As illustrated, the weave of material 1000 is shown with a high porosity, i.e., a relatively large amount of open space between fibers 1002. Other woven fabrics having greater or lesser porosities, including those having a very tight weave with essentially no porosity may be used in other embodiments. After fibers 1002 have been encapsulated into the wall of the balloon the angles (denoted “A”) between the fibers preferentially remain constant when a balloon incorporating material 1000 is inflated and deflated.

FIG. 11 illustrates a braided material 1100 formed from semi-elastic fibers 1102. Braided material 1100 employs a fiber configuration in which three or more fibers are intertwined in such a way that no two fibers are twisted exclusively around one another. Braided material 1100 is formed from fibers 1102 that may be flattened before braiding. Alternatively, braided material 1100 may be otherwise processed to achieve the desired thickness. Braided material 1100 may be coated with a thermally-weldable polymer material and heated to embed fibers 1102 within a polymer matrix to produce sheet having uniform smooth surfaces. After material 1100 is incorporated into the wall of a balloon, such as medical balloon 100 of FIG. 1, fibers 1102 are encapsulated into the wall of the balloon such that the angles (denoted “A”) between the fibers preferentially remain constant when a balloon incorporating material 1100 is inflated and deflated.

FIGS. 12 and 13 illustrate a semi-elastic knitted material 1200 and a semi-elastic non-woven material 1300, respectively. Knitted material 1200 is produced by intertwining fibers 1202 in a series of interconnected loops 1204 rather than by weaving. In this fashion, loops 1204 of fibers 1202 are mechanically interlocked. A weft-knitted structure consists of horizontal, parallel courses of fibers and requires only a single fiber 1202. Alternatively, warp knitting requires one fiber 1202 for every stitch in the course, or horizontal row; these fibers make vertical parallel walls. In contrast, non-woven material 1300 are typically made from randomly-oriented fibers that are neither woven nor knitted. Fibers 1302 in non-woven fabrics typically have a web structure in which small fibers or filaments are held together by inter-fiber friction (e.g., matting), thermal binding (e.g., with a meltable binder) or chemical adhesion.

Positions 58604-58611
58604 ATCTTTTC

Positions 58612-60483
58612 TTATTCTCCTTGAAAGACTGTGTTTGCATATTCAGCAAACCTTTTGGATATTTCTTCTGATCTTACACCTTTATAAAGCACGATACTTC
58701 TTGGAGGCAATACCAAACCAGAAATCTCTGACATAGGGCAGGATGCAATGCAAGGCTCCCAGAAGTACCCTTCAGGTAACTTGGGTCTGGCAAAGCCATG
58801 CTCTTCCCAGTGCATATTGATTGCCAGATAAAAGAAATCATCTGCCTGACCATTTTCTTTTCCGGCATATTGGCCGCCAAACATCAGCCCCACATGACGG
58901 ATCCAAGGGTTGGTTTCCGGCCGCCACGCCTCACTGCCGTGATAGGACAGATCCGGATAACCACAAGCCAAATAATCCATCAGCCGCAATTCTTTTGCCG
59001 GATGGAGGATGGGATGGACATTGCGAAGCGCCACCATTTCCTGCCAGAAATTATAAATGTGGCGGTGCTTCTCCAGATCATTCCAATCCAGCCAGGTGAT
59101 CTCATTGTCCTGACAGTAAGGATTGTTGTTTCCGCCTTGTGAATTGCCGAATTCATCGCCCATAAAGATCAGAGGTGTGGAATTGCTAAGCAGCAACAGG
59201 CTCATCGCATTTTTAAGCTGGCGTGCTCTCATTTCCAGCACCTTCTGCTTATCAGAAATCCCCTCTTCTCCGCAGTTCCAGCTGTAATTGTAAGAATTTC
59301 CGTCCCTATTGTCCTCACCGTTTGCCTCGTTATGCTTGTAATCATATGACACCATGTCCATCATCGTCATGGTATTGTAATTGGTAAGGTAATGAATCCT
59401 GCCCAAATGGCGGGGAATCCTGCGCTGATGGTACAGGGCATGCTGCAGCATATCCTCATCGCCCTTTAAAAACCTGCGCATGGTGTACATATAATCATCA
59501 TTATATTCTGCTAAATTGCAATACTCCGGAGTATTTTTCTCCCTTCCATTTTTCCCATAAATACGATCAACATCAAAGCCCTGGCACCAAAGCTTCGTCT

Knitted material 1200 or non-woven material 1300 may be embedded in a thermally-weldable polymer. In the case of the non-woven material 1300, the fibers 1302 may be randomly oriented, chopped fibers of the same or varying lengths that form random angles (denoted “A”) at each fiber intersection. After the knitted material 1200 or non-woven material 1300 fibers 1200 and 1302 are incorporated into the wall of a medical balloon such as balloon 100 of FIG. 1, the fibers are embedded in a polymer matrix wherein the relative positions of the loops 1204 or angles (denoted “A”) between fibers 1202 and 1302 preferably remains constant when a balloon incorporating materials 1200 and 1300 is inflated and deflated.

Referring again to FIG. 9, a patterned sheet 900 of knitted, braided, woven or non-woven material is wound around mandrel 500 over base balloon 130 as indicated by arrow 902 to form first fiber layer 132 (FIGS. 2 and 3). A layer or coating of an adhesive or thermally weldable polymer may be applied to base balloon 130 before winding patterned sheet 900 around the mandrel to facilitate placement of the sheet. In other embodiments, layers of knitted, braided, woven, non-woven patterned fiber sheets may be overlapped to provide multiple fiber layers. In yet other embodiments, base balloon 130 may be omitted wherein patterned sheet 900 is applied directly to mandrel 500 after which a second fiber layer and/or outer coating may be applied over the sheet.

After patterned sheet 900 has been positioned over base balloon 130, circumferential fibers may be wound around mandrel 500 over sheet 900 as illustrated in FIG. 7 to form second fiber layer 140. A layer or coating of an adhesive or thermally weldable polymer may be applied over patterned sheet 900 by means of spraying, brushing or dipping before circumferential fibers 142 are wound around the mandrel over the sheet to facilitate placement of the fiber or fibers. In other embodiments, second fiber layer 140 may be omitted. In still other embodiments, second fiber layer may be formed from a second patterned knit, woven, non-woven or braided material placed over sheet 900 on mandrel 500. After a second or subsequent fiber layer is formed, an outer layer 144 of polymeric material may be formed as described in connection with FIG. 8.

FIG. 14 illustrates expansion curves for various 7 millimeter medical balloons as the balloons inflate from 4 atmospheres to the balloon's respective rated burst pressures. Line 1402 represents a conventional non-reinforced nylon balloon having a rated burst pressure of 14 atmospheres, Line 1404 represents a semi-compliant fiber-reinforce balloon according to the disclosure of the present application. Line 1406 illustrates the expansion a conventional, non-reinforced PET balloon having a rated burst pressure of 20 atmospheres. Line 1408 represents the expansion of a non-compliant, fiber-reinforced PET balloon having a rated burst pressure of 30 atmospheres.